/Utopia / 2.0

In order to uncover paradoxical situation in which we live, Glass Peristyle project used the simulation of paradoxes that could also be seen as a phenomenon of a spectacle. Moreover, project (ab)used spectacle as an object, a method, and a context.

The project simply relied on the nature of a spectacle, characterized as a fragmented, dispersed and often not related content, but closed in highly entropic and predictable system. Movement through the system is mostly circular, never causal or creative. All those characteristics could easily be visualized by random opening of one of the thousands internet portals.

Furthermore, spectacle, as delivered within the current media policies, is targeting our free time that also happens to be fragmented and dispersed. It was enough just to read bombastic titles, see visuals, and make conclusions. One’s impulsive reaction also occurs in his/her few scattered moments of free time!

The question is, if spectacle takes one side of our free time, what is on the other side? Is there any positive or productive consequence of that cracked and worn coin?

Attempts to analyze nature and historical perspective of alternative ways of spending free time reveal rich and inspiring utopist imaginary of last few decades of 20th century!

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Guy Debord, a philosopher and a theoretician who defined a term spectacle, together with his colleague Asger Jorn from group called ‘Situationist movement’ designed the Naked city project (1957). The authors simply cut and fragmented Hausmann’s map of Paris, and connected different pieces, following their own logic, sensibility and interests. They made personalized maps of the city, tracking their own psychogeography, a kind of virtual layer above the tangible urban ground.  

Different approach to urban planning was also suggested by a theoretician Christopher Alexander who stressed problems of the functional and divided urban planning in his essay The City is not the Tree (1965). Instead of modernist zoning, he proposed a form of semilattice – partly ordered net that reflects an overlapped social structure, interactions and activities.

Furthermore, New Babylon project (1959 - 1974), led by Constant, another member of the Situationists, was based on interconnected groups of objects in which people could be creative and playful, construct or deconstruct their own spaces, as well as wander among places to search for new sensations and self-fulfillment. 

Rather similar visual presentation, though certainly more illustrative for this purpose, is Yonna Friedmann’s Spatial City project (1960). The project was developed on the ground of the following elementary belief: architecture should only provide a framework for inhabitants to construct their homes, relying only on their needs and ideas, without a guidance of a master builder. Hence, in order to overtop the existing urban structure and be adaptable to constant changes, new architecture has to be flexible and made of lightweight materials. Friedmann also pleads for free time that can be fulfilled with playful construction of one’s own environment.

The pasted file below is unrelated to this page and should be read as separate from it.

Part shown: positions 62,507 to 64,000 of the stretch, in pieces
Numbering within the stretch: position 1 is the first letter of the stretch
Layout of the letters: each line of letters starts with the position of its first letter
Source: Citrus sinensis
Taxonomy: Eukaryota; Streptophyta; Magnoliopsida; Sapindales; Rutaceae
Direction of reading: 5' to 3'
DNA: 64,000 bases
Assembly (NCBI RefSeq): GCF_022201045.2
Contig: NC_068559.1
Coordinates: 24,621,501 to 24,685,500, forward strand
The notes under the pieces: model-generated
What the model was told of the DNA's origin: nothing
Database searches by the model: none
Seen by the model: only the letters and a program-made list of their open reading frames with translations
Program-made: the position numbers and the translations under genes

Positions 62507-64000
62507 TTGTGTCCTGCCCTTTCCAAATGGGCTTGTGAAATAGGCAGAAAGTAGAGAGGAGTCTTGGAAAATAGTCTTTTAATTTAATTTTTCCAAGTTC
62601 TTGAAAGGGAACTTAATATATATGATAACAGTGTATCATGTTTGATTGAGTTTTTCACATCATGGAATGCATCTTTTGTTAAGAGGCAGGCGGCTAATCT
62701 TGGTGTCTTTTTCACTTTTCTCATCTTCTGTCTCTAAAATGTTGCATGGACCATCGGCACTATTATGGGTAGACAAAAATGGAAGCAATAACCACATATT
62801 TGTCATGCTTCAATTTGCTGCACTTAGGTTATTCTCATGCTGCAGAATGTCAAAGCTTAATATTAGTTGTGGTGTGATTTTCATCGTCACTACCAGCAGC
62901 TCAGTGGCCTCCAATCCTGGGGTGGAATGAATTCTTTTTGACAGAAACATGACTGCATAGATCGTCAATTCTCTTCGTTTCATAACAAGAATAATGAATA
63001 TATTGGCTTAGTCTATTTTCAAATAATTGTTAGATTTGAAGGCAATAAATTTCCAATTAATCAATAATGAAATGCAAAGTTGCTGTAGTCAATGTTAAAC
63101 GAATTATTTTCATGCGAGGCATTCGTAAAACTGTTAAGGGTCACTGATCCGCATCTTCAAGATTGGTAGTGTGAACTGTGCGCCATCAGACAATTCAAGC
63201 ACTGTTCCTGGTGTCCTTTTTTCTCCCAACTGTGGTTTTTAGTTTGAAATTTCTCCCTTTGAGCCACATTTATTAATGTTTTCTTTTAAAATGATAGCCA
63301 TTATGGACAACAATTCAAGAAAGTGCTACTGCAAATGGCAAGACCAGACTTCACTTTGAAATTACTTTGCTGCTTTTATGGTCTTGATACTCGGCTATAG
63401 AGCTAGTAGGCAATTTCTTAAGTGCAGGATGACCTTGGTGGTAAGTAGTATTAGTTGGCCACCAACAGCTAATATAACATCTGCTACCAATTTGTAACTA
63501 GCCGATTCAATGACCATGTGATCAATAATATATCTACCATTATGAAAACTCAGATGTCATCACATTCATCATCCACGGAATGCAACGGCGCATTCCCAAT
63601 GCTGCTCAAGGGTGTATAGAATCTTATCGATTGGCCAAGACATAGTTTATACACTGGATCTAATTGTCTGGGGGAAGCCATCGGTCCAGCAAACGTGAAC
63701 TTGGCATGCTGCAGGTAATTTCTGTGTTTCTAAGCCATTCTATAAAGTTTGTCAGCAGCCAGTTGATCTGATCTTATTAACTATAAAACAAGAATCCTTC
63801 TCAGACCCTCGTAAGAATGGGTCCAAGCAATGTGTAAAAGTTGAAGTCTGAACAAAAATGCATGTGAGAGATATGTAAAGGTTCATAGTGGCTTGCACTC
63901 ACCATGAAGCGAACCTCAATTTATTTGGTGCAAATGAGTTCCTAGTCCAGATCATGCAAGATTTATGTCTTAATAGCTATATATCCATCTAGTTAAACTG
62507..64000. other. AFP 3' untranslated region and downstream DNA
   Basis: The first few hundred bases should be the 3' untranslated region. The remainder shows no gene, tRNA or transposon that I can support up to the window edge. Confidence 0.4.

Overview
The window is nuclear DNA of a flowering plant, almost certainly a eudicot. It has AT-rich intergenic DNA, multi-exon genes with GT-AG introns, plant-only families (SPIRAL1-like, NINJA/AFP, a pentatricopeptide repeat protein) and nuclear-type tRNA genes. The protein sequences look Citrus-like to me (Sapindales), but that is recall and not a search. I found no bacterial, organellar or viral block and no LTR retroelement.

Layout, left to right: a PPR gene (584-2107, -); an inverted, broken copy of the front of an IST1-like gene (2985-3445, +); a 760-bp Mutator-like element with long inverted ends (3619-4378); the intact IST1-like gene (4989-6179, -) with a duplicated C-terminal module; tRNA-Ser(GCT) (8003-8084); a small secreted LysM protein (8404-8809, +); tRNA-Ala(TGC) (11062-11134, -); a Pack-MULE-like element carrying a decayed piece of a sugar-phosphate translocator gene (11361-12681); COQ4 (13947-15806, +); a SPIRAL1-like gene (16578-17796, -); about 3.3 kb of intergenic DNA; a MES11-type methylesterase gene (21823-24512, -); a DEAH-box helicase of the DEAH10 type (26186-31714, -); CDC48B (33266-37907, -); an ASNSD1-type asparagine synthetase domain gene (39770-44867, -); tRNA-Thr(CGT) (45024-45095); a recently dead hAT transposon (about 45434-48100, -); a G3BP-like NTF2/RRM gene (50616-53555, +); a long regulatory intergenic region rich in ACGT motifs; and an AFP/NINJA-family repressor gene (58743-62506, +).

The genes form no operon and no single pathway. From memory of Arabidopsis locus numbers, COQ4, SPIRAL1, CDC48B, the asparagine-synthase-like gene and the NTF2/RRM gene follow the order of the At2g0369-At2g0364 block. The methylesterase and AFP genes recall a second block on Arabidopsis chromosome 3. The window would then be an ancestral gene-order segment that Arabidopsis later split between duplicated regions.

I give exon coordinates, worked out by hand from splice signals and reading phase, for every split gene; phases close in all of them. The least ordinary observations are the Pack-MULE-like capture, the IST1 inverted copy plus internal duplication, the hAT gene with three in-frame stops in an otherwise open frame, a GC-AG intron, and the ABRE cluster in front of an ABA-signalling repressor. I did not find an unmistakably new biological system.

All of the cited projects are related to the concept of free time which can be observed as a framework for personalized, creative and opened public participation (public play) that should help to design our collective environment. Therefore, we can unquestionably recognize the nature of our recent, networked free time and conclude that nowadays new amazing collective design resource is not technology or specific skills, but merely our free time!

In that case, to paraphrase Yonna Friedmann’s words, people just need a “right framework”, an incubator with particular circumstances and opportunities which can stimulate them (users) to make specific GeoLocated content and interactions during their free time. “New design” must deal with the task of dragging users from “dark side” of their virtual and networked free time to the productive side of elaborated urban creativity and play. 

In the collectively created environment, the traditional role of architect is shifted from that of author to that of initiator and moderator (of urban identities).

Emerging question is: If design becomes a collective process at the global scale, and if free time takes a role of dominant design resource, can we start to speculate in what way the structure of our virtual and networked free time will affect the urban structures and design?

If spending free time implies being on the network, the design terminology should soon be switched from CAD (computer added design) to NED (network added design), concept based on designing through social needs and relations at global scale.

All of the ideas discussed above present a fertile substance extruded from the global media matter by throwing antiproject in it. They stand on the opposite side of anger, frustration and destructive emotions which Glass Peristyle provoked and are waiting to be noticed, shaped or reshaped above the particular spots of tangible urbanity.